The CXCL12/CXCR4 communication mechanism maintains proliferation, tumor cell survival, and migration in cancer (28). Studies have identified CXCR4 expression as a prognostic marker in various human cancers, including ovarian, breast and pancreatic adenocarcinoma (29). CXCR4 plays a substantial role in the metastatic process and is a promising CXCL gene receptor for developing new therapeutic treatments against cancer (30).

In HIV disease, CXCR4 is the main co-receptor facilitating viral pathogen entry (31). This allows the viral molecules to fuse with the host cell membrane, thereby inducing the entry of the HIV into the target cell. It has been explained to block HIV-1 and HIV-2 infections early in the viral cell cycle through selective inhibition of CXCR4 (32).

CXCL12 has been widely studied in the context of atherosclerosis. It has also been observed that it is expressed at a significant level by various cell types in coronary artery disease, such as smooth muscle and endothelial cells of atherosclerotic plaques (33,34).

However, the results of experiments that use the mouse as a model are not sufficient to understand the biological effect of CXCL12 and its ligand (CXCR4) in atherosclerosis because the intercellular mechanism is very complex (35). Genetic studies have identified the CXCL12 locus as a novel site in coronary artery disease, and alleles that increase the risk have also been associated with increased CXCL12 gene expression (36).

Increasing knowledge of the mechanisms explaining the CXCL12/CXCR4-mediated aberrant responses is beginning to provide insight into the pathogenesis of the disorder (37).

Most of the 50 the syndrome of WHIM patients reported so far have one of four mutations that result in a 10-19 amino acid truncation in the C-terminal domain of the ligand-induced and receptor crucial CXCR4. McDermott and colleagues demonstrated a case of de novo WHIM syndrome where the deletion of the 5 base pair CXCR4 open reading frame nucleotide 986-990 resulted in a frameshift. This mutation results in impaired CXCL12-induced receptor desensitization and enhanced ligand-induced receptor signaling (38,39).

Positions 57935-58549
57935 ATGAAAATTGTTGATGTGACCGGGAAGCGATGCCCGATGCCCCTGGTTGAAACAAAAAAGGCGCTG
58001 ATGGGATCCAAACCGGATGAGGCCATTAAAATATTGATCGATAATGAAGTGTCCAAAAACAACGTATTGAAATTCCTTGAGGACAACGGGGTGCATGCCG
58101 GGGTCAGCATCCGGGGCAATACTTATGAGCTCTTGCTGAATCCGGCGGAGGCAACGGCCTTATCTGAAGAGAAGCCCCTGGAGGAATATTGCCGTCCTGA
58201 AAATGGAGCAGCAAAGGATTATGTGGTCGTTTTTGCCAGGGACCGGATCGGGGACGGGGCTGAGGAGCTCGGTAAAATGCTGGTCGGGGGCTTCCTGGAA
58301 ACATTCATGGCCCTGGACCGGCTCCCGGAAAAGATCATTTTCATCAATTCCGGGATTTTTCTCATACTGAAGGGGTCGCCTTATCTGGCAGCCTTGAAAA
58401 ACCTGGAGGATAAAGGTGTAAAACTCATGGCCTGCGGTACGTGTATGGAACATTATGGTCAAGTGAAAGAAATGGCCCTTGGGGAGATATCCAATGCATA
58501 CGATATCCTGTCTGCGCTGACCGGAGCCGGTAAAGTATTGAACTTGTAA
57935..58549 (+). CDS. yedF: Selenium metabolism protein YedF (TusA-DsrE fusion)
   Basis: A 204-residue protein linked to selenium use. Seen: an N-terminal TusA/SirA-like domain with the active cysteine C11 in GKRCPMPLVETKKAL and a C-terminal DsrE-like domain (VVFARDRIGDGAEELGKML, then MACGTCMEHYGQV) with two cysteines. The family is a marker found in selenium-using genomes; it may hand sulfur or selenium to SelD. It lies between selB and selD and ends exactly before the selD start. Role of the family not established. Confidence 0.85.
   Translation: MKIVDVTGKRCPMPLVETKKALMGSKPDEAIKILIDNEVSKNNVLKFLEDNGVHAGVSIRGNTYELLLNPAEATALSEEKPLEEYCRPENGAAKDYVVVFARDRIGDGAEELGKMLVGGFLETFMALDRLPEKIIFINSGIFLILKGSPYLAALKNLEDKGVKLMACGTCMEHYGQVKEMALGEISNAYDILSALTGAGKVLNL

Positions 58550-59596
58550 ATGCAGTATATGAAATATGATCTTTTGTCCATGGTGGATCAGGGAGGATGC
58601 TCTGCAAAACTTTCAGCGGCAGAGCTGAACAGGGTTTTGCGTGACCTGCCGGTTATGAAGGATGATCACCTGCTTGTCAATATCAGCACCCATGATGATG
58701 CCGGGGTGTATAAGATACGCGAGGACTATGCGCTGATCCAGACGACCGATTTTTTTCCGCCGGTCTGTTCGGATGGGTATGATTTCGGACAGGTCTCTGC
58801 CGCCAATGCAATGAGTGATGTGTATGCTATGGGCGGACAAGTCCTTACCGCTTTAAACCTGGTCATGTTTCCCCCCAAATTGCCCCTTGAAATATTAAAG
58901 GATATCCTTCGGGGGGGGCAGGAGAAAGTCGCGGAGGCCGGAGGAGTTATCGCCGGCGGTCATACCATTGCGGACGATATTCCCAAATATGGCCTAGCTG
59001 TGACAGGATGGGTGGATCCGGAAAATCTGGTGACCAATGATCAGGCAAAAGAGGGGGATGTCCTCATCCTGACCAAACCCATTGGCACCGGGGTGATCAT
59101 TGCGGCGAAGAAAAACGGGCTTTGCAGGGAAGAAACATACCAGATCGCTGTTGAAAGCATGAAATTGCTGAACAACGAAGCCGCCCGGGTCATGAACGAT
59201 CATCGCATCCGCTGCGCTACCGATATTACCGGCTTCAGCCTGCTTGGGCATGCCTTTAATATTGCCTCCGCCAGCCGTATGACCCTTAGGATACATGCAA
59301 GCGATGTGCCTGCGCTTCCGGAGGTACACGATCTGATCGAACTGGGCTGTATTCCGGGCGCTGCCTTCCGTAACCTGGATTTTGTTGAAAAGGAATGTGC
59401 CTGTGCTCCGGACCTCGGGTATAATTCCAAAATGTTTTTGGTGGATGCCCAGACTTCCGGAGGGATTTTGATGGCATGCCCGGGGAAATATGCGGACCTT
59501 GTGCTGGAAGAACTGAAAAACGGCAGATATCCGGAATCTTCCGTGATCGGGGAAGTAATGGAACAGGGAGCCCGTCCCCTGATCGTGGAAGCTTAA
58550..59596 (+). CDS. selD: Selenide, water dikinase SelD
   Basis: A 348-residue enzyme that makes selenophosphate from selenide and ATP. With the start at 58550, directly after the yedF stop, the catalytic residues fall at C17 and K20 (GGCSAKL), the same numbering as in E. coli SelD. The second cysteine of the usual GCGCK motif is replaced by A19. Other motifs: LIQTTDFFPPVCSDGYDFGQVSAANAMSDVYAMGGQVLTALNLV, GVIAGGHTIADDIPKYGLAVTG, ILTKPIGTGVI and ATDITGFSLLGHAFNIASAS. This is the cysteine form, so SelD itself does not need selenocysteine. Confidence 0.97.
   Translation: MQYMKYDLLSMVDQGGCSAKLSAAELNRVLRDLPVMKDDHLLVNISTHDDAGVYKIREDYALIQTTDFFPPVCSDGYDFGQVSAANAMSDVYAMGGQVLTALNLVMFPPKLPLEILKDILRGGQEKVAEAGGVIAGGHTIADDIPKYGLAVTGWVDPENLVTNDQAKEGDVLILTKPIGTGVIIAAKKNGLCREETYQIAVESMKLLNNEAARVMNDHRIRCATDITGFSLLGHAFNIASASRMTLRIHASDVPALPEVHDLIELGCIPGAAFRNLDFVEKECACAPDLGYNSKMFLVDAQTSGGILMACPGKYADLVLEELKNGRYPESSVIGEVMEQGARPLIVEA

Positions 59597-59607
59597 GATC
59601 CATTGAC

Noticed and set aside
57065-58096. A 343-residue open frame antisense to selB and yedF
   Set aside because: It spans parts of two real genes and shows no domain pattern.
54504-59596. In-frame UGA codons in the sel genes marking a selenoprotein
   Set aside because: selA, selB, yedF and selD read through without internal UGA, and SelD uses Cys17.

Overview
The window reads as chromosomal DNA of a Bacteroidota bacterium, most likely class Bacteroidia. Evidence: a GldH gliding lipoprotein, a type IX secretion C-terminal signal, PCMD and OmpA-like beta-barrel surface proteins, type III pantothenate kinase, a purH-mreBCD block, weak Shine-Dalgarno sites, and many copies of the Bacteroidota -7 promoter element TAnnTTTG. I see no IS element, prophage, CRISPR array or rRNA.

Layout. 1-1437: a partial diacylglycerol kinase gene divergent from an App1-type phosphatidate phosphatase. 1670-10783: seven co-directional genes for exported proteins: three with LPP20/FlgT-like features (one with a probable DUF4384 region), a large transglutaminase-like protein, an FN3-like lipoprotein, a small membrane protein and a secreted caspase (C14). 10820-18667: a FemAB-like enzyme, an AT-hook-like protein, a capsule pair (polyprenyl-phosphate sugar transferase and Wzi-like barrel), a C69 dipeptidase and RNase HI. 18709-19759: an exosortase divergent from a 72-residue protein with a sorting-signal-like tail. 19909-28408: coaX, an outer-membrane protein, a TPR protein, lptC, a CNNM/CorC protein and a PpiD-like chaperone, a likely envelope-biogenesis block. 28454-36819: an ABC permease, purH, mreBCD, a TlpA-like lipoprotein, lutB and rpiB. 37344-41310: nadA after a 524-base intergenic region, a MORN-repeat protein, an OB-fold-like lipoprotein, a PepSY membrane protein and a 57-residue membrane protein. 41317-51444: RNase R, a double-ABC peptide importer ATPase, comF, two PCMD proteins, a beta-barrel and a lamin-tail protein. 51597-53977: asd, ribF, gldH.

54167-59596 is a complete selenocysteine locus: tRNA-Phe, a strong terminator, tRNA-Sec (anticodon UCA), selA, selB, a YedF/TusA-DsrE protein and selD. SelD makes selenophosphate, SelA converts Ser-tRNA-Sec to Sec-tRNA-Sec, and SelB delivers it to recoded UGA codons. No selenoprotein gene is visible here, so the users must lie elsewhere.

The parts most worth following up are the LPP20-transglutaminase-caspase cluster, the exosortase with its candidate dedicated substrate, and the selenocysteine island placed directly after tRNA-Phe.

Observations obtained because of studies have shown the role of the CXCL12/CXCR4 axis in inflammatory responses. In one study, serum levels of CXCL12 were shown to be significantly elevated in patients with Parkinson’s disease (PD) compared with healthy controls. Additionally, it was observed that CXCR4 expression increased in patients with PD (40). CXCL12 is involved in leukocyte migration across the blood brain barrier. For this reason, it is considered a key chemokine in neuroinflammation (41).

In addition to all these, studies on the epigenetic regulation of CXCR4 are increasing. The most common use of epigenetic regulation is to control how a gene is expressed. This arrangement defines the function of the cell. Generally, epigenetic, non-coding RNAs such as miRNAs (42), long non-coding RNAs (43) and circular RNA gene expression can be silenced using. Epigenetic regulation of gene expression can occur through processes such as methylation (generally associated with gene silencing) and acetylation (generally associated with gene activation). Many studies have been reported supporting the epigenetic regulation of CXCR4 via non-coding RNAs, methylation, or acetylation.

As is known, some molecules, such as acetyl-11 keto-b-boswellic acid, cause decreased CXCR4 gene expression, resulting in changes in cancer behavior, including reduced invasion and migration (44). Thus, there are many direct and indirect ways in which the expression of CXCR4 can be epigenetically controlled.


CONCLUSION

We found strong evidence for miRNA-mediated CXCL12 expression, the variants near miRNA’s showed stronger genetic associations with lymphoblastic leukemia/lymphoma, respiratory system disease, intestinal disease, combined immunodeficiency, multiple sclerosis, hepatitis, and MM. We conclude that the role of CXCL12 is stronger in autoimmunity, inflammation and possibly MM. This study demonstrates the feasibility of preliminary dry laboratory projects before starting wet laboratory experiments.

Acknowledgementdge:

Süleyman Rüştü Oğuz contributed as equal author.

ETHICS

Ethics Committee Approval: This study includes bioinformatic analysis that does not require ethics committee approval.

Informed Consent: Informed consent was obtained from all individual participants included in the study.

Authorship Contributions

Concept: E.E.G., Design: E.E.G., S.R.O., S.K.B., Data Collection or Processing: E.E.G., S.K.B., Analysis or Interpretation: E.E.G., H.Ş.Ç., Literature Search: E.E.G., D.K., Writing: E.E.G.

Conflict of Interest: No conflict of interest was declared by the authors.

Financial Disclosure: The authors declared that this study received no financial support.